Nature: Japan closed all of its nuclear reactors following the March 2011 Fukushima Daiichi disaster. Reopening them depends on reports from 17 geophysicists working for the nation’s Nuclear Regulation Authority (NRA). Led by Kunihiko Shimazaki, the group has been evaluating fault lines that run near five reactor sites. The country’s nuclear industry claims that all of the plant locations are now adequately prepared for any potential earthquakes and that the faults near them are inactive. However, Shimazaki’s initial reports claim otherwise. Regarding two of the plants—Tsuruga and Oi—the reports claim that the nearby faults show signs of recent activity, a claim that has been questioned not just by the nuclear industry but by seismologists as well. The reports have also been criticized for misidentifying landslides and for lacking the direct input of specialists on rocks and sediments. Whether the reactors can begin operation again will be determined by the NRA after taking into account the reports both from Shimazaki’s group and from the companies running the reactors.
Ars Technica: Named for the French monk who studied them in the 17th century, Mersenne primes are prime numbers that can be written in the form Mp = 2p−1. The first three Mersenne primes are M2 = 3, M3 = 7, and M5 = 31. The Great Internet Mersenne Prime Search (GIMPS) is a distributed computing project that uses volunteers’ computers to calculate whether a prime number is also a Mersenne prime. On 25 January, after 39 days of calculations, a computer run by Curtis Cooper, a professor at the University of Central Missouri, discovered the 48th known Mersenne prime, 257,885,161−1. The discovery was confirmed independently by three different computers. GIMPS has been responsible for the discovery of 14 Mersenne primes, with the last discovery occurring in 2009. Cooper will be awarded $3000 for his help.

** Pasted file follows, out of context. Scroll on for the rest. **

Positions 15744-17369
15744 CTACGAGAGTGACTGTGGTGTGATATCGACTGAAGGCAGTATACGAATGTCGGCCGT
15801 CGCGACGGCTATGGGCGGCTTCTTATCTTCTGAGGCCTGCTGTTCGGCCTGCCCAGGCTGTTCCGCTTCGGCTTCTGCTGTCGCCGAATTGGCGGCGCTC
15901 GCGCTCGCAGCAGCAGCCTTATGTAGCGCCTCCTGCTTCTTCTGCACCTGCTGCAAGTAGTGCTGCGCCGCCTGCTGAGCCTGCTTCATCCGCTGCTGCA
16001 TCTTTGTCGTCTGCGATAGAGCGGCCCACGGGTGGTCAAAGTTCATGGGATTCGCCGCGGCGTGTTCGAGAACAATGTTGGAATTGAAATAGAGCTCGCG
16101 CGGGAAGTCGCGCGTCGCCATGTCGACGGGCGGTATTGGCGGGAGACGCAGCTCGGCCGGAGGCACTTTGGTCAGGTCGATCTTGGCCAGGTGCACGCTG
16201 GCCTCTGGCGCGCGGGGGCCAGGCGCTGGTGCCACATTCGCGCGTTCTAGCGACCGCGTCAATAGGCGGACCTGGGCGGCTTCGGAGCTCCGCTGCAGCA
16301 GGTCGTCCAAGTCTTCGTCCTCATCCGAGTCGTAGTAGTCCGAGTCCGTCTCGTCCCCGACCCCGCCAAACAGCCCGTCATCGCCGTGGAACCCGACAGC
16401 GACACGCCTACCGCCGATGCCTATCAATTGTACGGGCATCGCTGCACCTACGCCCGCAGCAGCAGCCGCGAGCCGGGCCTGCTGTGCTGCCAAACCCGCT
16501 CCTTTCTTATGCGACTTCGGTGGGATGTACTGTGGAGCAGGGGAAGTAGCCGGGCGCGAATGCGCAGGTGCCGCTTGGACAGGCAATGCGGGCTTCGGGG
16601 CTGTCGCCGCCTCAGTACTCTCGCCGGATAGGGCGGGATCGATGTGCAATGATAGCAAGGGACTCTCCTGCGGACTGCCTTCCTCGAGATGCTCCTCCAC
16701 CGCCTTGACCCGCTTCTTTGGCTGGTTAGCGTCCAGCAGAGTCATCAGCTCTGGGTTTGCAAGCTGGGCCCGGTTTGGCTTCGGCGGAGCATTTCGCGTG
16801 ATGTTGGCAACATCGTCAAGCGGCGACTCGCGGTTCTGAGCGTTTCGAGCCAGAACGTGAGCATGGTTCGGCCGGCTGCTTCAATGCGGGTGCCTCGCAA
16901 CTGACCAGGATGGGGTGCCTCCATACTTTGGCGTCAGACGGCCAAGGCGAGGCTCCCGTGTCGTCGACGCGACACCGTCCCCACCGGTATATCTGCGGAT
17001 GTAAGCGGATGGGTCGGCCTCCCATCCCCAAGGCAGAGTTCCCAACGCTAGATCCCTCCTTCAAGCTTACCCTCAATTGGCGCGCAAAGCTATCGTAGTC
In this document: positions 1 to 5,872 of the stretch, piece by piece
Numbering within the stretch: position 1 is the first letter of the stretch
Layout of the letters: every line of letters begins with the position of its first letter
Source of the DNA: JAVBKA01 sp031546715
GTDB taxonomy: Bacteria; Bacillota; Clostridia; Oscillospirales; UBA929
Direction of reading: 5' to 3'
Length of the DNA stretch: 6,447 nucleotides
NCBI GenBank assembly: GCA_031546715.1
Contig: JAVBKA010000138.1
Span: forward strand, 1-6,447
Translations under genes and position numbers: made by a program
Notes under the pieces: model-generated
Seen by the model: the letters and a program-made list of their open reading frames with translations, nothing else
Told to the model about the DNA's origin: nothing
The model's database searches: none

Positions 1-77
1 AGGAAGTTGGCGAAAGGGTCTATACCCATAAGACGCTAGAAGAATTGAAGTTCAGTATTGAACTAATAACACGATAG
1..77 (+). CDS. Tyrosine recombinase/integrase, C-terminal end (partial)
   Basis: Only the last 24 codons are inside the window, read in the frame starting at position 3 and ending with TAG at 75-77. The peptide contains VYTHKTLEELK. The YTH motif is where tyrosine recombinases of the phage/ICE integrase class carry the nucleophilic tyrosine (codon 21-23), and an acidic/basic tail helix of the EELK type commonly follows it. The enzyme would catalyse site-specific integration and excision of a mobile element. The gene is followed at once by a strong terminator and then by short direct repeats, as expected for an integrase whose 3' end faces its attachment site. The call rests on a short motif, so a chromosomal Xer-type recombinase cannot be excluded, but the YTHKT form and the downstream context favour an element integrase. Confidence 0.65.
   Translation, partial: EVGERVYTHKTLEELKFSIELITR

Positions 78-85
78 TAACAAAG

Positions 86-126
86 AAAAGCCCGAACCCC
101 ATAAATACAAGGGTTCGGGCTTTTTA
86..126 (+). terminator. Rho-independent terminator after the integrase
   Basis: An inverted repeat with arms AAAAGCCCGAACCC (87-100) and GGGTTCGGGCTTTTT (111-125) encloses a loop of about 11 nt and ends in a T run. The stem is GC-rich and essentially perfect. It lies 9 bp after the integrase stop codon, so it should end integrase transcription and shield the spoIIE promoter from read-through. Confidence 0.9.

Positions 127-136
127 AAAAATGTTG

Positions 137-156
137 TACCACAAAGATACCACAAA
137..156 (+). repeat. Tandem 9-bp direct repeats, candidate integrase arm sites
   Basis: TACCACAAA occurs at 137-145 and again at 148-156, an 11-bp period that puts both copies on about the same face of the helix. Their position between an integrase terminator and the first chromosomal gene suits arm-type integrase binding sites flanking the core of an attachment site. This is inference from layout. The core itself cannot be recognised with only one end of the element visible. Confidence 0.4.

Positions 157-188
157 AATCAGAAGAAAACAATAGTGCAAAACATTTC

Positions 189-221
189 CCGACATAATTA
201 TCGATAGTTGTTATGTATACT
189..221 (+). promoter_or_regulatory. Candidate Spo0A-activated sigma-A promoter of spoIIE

New Scientist: Last year NASA was offered two military spy telescopes by the National Reconnaissance Office. Similar in size and capabilities to the Hubble Space Telescope, the two satellites have been in storage for the last 20 years. Now NASA is trying to determine how to use them. At a two-day conference at the Marshall Space Flight Center in Huntsville, Alabama, agency officials will be discussing 33 proposals, which include using the telescopes to study dark energy, look for exoplanets, and map space debris around Earth. George Fletcher, who is heading the search for ideas, says the one thing the telescopes won’t be used for is to look at Earth—in order to avoid accusations that NASA is engaging in espionage. The conference members will select up to six of the proposals and announce the agency’s plans in May.
MIT Technology Review: A laser works by bouncing light back and forth in a lasing cavity. The cavity is filled with a gain medium that is used to amplify a specific wavelength of light, which is then directed out of the cavity as a narrow, coherent beam. How the intensity of the light varies across the beam—the laser’s “shape”—can be controlled by custom optics outside of the cavity. However, they are expensive and require calibration when they are changed. Now Sandile Ngcobo of the University of KwaZulu–Natal in South Africa and his colleagues have found a way to simplify controlling laser beam shapes. To the inside of the lasing cavity they added a spatial light modifier that can be controlled electronically to shape the light while it is being amplified. Because the researchers can control the shaping with a computer, they are calling their device a digital laser. The result is a laser that can be shaped in real time and that has nearly unlimited applications.